Flanagan rules out giving children born in Ireland to non-national parents automatic citizenship after three years

Update 5.35pm: Justice Minister Charlie Flanagan has ruled out giving children born in Ireland to non-national parents automatic Irish citizenship after three years, claiming the move "amounts to bad law".

Mr Flanagan rejected the call after Labour said the 2004 citizenship referendum which removed the automatic citizenship right of children born in Ireland to foreign parents must be reversed after a series of child deportation controversies.

In a new bill set to go before the Seanad this evening, Labour will say the 2004 citizenship referendum - which was passed by 79.17% to 20.83% after a 59.95% turnout - is unfairly damaging people who have settled in Ireland.

Citing the recent case of nine-year-old Eric Zhi Ying Zhu from Bray, Co Wicklow, who faced deportation to China until Health Minister and local TD Simon Harris and others intervened and a separate case in Portlaoise, Labour senators Ivana Bacik and Aodhan O Riordain said urgent changes are now needed.

"We are seeking to regularise the position of children born in Ireland who have been living here for at least three years who are currently facing the prospect of deportation in some cases depending on the situation of their parents.

"This [the deportation threat] is despite the fact they have been born in Ireland, know no other home than Ireland and are effectively stateless if we decline to allow them to stay here," she said.

Ms Bacik said the existing system deals with cases in an "arbitrary" way and that the 2004 citizenship referendum needs to be altered.

Noting the fact the legislation resulting from the 2004 referendum made it "very clear it's open to the Oireachtas to legislate" on the issue, Ms Bacik said the subsequent 14 years have repeatedly highlighted problems in the law.

"It's very clear in the 2004 legislation that it's open to the Oireachtas to legislate, I don't expect anyone to raise that [any issue with changing the rules] because that [changing the rules] was specifically kept open in 2004.

"All we did in 2004 was remove the automatic birth right," she said.

In the 2004 citizenship referendum, the public voted to abolish the right to Irish citizenship by birth amid claims some people were coming to Ireland to give birth in order to gain citizenship via their child.

However, Ms Bacik stressed there was no evidence to prove this was taking place on a wide-scale basis.

Asked about the potential law change, Justice Minister Charlie Flanagan said he "cannot accept" the reform as "there are issues in the bill which amount to bad law".

Mr Flanagan last month intervened in a case in his own Laois constituency to prevent a child from being deported for similar reasons as Eric Zhi Ying Zhu.

Earlier: Calls for automatic citizenship for children born in Ireland to non-national parents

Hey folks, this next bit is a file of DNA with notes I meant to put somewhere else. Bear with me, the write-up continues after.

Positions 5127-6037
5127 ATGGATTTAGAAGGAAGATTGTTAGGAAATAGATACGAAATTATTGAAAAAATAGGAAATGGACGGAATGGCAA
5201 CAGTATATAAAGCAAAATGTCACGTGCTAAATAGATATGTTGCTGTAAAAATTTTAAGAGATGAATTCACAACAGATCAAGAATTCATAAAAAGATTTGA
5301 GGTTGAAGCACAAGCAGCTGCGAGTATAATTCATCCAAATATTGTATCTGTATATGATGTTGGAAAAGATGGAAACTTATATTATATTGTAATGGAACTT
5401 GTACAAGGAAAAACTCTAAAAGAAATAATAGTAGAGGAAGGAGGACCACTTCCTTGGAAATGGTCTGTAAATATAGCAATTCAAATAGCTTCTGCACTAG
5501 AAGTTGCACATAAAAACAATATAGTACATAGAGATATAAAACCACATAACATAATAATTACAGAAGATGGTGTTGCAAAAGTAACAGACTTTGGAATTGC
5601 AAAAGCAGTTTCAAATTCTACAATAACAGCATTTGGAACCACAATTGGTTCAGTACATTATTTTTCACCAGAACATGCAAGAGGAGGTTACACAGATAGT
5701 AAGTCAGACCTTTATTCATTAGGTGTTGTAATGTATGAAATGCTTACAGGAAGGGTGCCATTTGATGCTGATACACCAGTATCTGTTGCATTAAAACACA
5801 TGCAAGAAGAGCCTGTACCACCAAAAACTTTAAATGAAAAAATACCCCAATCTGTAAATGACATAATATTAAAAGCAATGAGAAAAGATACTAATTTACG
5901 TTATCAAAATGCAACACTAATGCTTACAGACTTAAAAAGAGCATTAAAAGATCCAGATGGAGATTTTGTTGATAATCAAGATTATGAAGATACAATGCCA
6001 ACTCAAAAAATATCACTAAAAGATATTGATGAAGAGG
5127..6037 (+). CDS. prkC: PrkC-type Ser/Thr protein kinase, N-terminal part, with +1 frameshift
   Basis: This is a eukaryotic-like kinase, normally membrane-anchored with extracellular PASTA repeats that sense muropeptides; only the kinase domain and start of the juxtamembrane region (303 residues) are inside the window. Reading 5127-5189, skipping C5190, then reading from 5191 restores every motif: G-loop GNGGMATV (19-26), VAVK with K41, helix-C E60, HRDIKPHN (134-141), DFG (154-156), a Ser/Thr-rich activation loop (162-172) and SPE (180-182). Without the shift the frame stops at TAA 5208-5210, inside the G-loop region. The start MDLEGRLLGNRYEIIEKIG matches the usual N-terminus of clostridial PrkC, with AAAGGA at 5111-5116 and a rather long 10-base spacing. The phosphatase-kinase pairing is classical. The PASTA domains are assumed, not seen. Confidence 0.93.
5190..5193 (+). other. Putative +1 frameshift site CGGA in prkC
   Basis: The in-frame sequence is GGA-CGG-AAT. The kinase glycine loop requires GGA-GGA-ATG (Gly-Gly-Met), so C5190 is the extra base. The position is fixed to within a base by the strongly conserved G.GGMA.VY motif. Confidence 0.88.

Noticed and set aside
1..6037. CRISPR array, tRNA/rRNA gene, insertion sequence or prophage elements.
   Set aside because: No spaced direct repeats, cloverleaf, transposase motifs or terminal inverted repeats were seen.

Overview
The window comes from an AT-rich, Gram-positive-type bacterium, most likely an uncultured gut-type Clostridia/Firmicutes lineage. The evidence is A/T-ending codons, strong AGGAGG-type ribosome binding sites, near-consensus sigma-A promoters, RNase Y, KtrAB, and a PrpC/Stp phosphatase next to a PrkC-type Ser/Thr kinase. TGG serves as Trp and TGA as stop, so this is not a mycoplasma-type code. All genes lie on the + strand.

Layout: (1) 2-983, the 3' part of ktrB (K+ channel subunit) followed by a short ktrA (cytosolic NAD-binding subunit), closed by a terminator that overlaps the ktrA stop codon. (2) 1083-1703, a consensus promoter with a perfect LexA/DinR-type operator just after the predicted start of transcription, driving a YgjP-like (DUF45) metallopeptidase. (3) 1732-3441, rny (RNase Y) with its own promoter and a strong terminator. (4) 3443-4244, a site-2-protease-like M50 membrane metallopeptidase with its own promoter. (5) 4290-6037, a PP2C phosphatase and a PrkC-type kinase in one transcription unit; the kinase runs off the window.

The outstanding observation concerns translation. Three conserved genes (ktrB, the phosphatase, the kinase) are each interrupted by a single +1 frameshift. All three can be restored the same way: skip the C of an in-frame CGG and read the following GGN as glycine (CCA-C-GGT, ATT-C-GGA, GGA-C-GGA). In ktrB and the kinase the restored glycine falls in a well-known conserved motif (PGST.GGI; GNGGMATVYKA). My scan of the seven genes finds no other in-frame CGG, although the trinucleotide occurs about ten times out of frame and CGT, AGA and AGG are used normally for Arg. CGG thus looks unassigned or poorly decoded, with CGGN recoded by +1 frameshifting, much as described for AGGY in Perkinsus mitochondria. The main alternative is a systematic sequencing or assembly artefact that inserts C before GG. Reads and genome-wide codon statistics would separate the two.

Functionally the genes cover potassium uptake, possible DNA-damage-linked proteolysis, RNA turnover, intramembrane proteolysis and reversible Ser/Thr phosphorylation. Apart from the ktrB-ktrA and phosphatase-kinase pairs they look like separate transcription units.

The 2004 citizenship referendum which removed the right of children born in Ireland to non-national parents to have automatic Irish citizenship should be reversed in light of a series of recent high profile cases.

Labour demanded the move this morning in response to the recent case of nine-year-old Eric Zhi Ying Zhu from Bray, Co Wicklow, who was threatened with deportation to China despite being born in Ireland.

Eric Zhi Ying Zhu

Speaking to reporters before the party tables a new bill seeking to reform the 2004 referendum's impact in the Seanad tomorrow evening, party senator Ivana Bacik said under existing rules a child born in Ireland to non-national parents is not automatically considered Irish.

However, hitting out at the situation, Ms Bacik said the rule is putting children at risk of being made "effectively stateless" by the country - Ireland - in which they were born, and insist new rules "to regularise" the area for children living in Ireland for at least three years are needed.

"We are seeking to regularise the position of children born in Ireland who have been living here for at least three years who are currently facing the prospect of deportation in some cases depending on the situation of their parents.

This [the deportation threat] is despite the fact they have been born in Ireland, know no other home than Ireland and are effectively stateless if we decline to allow them to stay here.

Ms Bacik said the existing system deals with cases in an "arbitrary" way and that the 2004 referendum needs to be altered, a move she said the 2004 referendum legislation made it "very clear it's open to the Oireachtas to legislate" on.

"It's very clear in the 2004 legislation that it's open to the Oireachtas to legislate, I don't expect anyone to raise that [any issue with changing the rules] because that [changing the rules] was specifically kept open in 2004.

"All we did in 2004 was remove the automatic birthright," she said.

In the 2004 citizenship referendum, the public voted by 79.17% to 20.83% after a 59.95% turnout to abolish the right to Irish citizenship by birth amid claims some people were coming to Ireland to give birth in order to gain citizenship via their child.

However, Ms Bacik stressed there was no evidence to prove this was taking place on a wide-scale basis.

Speaking beside Ms Bacik, fellow Labour senator Aodhan O Riordain cited the case of Eric Zhi Ying Zhu from Bray, Co Wicklow, by noting the Government's support for the nine-year-old and a separate case in Portlaoise, saying:

"I'm quite sure with the goodwill Health Minister Simon Harris showed in Wicklow and Justice Minister Charlie Flanagan in Portlaoise, they will be in a position to support it [the Labour bill]."

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